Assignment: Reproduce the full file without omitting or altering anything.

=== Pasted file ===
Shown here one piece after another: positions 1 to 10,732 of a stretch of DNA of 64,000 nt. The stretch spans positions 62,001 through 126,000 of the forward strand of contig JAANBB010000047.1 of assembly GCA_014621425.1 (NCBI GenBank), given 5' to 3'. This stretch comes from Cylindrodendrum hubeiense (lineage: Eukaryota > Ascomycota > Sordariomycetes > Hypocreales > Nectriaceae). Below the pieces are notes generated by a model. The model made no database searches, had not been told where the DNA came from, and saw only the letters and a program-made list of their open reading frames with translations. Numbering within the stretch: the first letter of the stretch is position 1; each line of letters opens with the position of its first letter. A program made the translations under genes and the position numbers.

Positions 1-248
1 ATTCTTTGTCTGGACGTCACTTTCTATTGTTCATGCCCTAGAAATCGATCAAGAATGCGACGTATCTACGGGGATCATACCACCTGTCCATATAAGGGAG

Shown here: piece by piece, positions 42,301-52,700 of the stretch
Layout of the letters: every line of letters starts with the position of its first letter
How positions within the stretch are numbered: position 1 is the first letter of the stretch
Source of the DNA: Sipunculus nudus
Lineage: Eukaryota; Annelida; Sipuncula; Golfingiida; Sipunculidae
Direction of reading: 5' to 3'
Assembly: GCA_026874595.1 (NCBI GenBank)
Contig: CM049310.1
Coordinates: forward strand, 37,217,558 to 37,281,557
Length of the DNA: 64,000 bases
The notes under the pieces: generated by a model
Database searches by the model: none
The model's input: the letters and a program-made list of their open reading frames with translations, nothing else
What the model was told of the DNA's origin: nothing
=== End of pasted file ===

Shown here one piece after another: positions 1 to 10,732 of a stretch of DNA of 64,000 nt. The stretch spans positions 62,001 through 126,000 of the forward strand of contig JAANBB010000047.1 of assembly GCA_014621425.1 (NCBI GenBank), given 5' to 3'. This stretch comes from Cylindrodendrum hubeiense (lineage: Eukaryota > Ascomycota > Sordariomycetes > Hypocreales > Nectriaceae). Below the pieces are notes generated by a model. The model made no database searches, had not been told where the DNA came from, and saw only the letters and a program-made list of their open reading frames with translations. Numbering within the stretch: the first letter of the stretch is position 1; each line of letters opens with the position of its first letter. A program made the translations under genes and the position numbers.

Positions 1-248
1 ATTCTTTGTCTGGACGTCACTTTCTATTGTTCATGCCCTAGAAATCGATCAAGAATGCGACGTATCTACGGGGATCATACCACCTGTCCATATAAGGGAG

Shown here: piece by piece, positions 42,301-52,700 of the stretch
Layout of the letters: every line of letters starts with the position of its first letter
How positions within the stretch are numbered: position 1 is the first letter of the stretch
Source of the DNA: Sipunculus nudus
Lineage: Eukaryota; Annelida; Sipuncula; Golfingiida; Sipunculidae
Direction of reading: 5' to 3'
Assembly: GCA_026874595.1 (NCBI GenBank)
Contig: CM049310.1
Coordinates: forward strand, 37,217,558 to 37,281,557
Length of the DNA: 64,000 bases
The notes under the pieces: generated by a model
Database searches by the model: none
The model's input: the letters and a program-made list of their open reading frames with translations, nothing else
What the model was told of the DNA's origin: nothing